Stack Overflow is a community of 4.7 million programmers, just like you, helping each other.

Join them; it only takes a minute:

Sign up
Join the Stack Overflow community to:
  1. Ask programming questions
  2. Answer and help your peers
  3. Get recognized for your expertise

Is there a way in C to split a string (using strtok or any other way) where the delimiter is more than one character in length? I'm looking for something like this:

char a[14] = "Hello,World!";
char *b[2];
b[0] = strtok(a, ", ");
b[1] = strtok(NULL, ", ");

I want this to not split the string because there is no space between the comma and the W. Is there a way to do that?

share|improve this question
up vote 7 down vote accepted

You could just repeatedly call substr to find occurrences of your boundary string and split along the results. After you found a result, advance the pointer by the length of the substring and search again.

share|improve this answer
Is that C or C++? – Jason Aug 16 '11 at 14:34
It's C if you include <string.h>, and it's C++ if you say std::substr and include <cstring>, though in C++ you wouldn't use naked char pointers for strings. – Kerrek SB Aug 16 '11 at 14:36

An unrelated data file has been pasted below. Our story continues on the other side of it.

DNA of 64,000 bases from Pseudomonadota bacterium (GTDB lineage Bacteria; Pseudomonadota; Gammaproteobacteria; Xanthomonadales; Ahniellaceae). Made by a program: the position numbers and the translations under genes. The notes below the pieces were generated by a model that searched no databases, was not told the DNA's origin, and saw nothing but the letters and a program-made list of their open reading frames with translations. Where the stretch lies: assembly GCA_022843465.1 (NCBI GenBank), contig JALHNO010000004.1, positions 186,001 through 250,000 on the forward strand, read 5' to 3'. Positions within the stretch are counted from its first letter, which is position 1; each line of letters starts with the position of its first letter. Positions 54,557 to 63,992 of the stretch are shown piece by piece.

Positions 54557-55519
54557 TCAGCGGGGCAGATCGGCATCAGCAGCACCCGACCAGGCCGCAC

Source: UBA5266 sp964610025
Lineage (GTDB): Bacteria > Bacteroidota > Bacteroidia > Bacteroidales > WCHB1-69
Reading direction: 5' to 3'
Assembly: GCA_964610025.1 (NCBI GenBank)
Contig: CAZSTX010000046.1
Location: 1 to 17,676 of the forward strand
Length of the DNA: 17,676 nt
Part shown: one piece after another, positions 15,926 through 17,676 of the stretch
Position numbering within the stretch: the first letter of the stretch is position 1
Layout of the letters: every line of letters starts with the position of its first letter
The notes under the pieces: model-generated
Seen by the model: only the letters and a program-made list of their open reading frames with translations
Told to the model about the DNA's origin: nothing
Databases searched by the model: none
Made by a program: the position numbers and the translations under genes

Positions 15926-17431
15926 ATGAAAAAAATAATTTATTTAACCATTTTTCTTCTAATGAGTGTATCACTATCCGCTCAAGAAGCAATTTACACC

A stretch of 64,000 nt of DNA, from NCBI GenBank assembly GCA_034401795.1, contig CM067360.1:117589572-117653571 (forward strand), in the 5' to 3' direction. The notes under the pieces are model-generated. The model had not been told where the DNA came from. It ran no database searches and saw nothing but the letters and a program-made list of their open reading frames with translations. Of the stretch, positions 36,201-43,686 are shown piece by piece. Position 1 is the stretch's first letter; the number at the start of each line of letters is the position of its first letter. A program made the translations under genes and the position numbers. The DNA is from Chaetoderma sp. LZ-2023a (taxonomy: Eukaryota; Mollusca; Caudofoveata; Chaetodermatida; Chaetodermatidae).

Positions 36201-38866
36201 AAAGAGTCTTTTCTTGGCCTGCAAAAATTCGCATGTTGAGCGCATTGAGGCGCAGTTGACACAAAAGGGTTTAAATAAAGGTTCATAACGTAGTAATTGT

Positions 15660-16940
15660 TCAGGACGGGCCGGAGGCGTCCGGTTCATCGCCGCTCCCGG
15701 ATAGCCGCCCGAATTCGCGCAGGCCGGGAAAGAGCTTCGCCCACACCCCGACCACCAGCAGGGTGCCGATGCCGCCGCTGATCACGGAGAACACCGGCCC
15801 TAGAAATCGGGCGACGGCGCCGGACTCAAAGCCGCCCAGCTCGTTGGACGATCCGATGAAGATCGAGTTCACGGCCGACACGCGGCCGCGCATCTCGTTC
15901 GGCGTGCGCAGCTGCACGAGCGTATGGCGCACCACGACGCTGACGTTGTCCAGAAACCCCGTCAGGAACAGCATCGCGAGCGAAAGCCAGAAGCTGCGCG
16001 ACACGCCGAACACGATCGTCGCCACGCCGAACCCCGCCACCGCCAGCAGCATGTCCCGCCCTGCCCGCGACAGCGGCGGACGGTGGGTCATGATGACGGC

@Kerrek: Depends on what you're doing. Naked char pointer pairs work really well for parsing memory mapped text files without needing data copies or allocations. You wrap them up in a nice class, of course. – Zan Lynx Aug 16 '11 at 14:41
+1 It's annoying that that's necessary, but thanks! – Daniel Aug 16 '11 at 18:42

You can use char * strstr(const char *haystack, const char *needle) to locate your delimiter string within your string.

char a[14] = "Hello,World!";
char b[2] = ", ";
char *start = a;
char *delim;
do {
    delim = strstr(start, b);
    // string between start and delim (or end of string if delim is NULL).
    start = delim + 2; // Use lengthof your b string.
} while (delim);
share|improve this answer
That won't give you anything before the first delimiter though (including giving you nothing at all in the case of "Hello,World!" – Brian Gordon Aug 16 '11 at 14:44
Thanks Brian. Fixed. – Didier Trosset Aug 16 '11 at 14:48
-1 if strstr returns NULL you will increment NULL; 'char *b[2]=", "' is a mistake, correct is 'char b[]=", ";' or 'const char *b=", ";' – user411313 Aug 16 '11 at 16:16
@user411313: Fixed char*b[], thanks. But I cannot see issue of your first point. delim is not incremented, it is left as NULL, and will allow exiting the loop. Where's the problem? – Didier Trosset Aug 17 '11 at 7:00

Something like this maybe? No guarantees that this compiles. ;)

char* strstrtok(char *haystack, char *needle) {
    static char *remaining = null;
    char *working;

         working = haystack;
    else if(remaining)
         working = remaining;
         return NULL;

    char *result = working;
    if(result = strstr(working, needle))
        remaining = working + strlen(needle) + 1;

    return result;
share|improve this answer
it's only C99 code – user411313 Aug 16 '11 at 16:17

Your Answer


By posting your answer, you agree to the privacy policy and terms of service.

Not the answer you're looking for? Browse other questions tagged or ask your own question.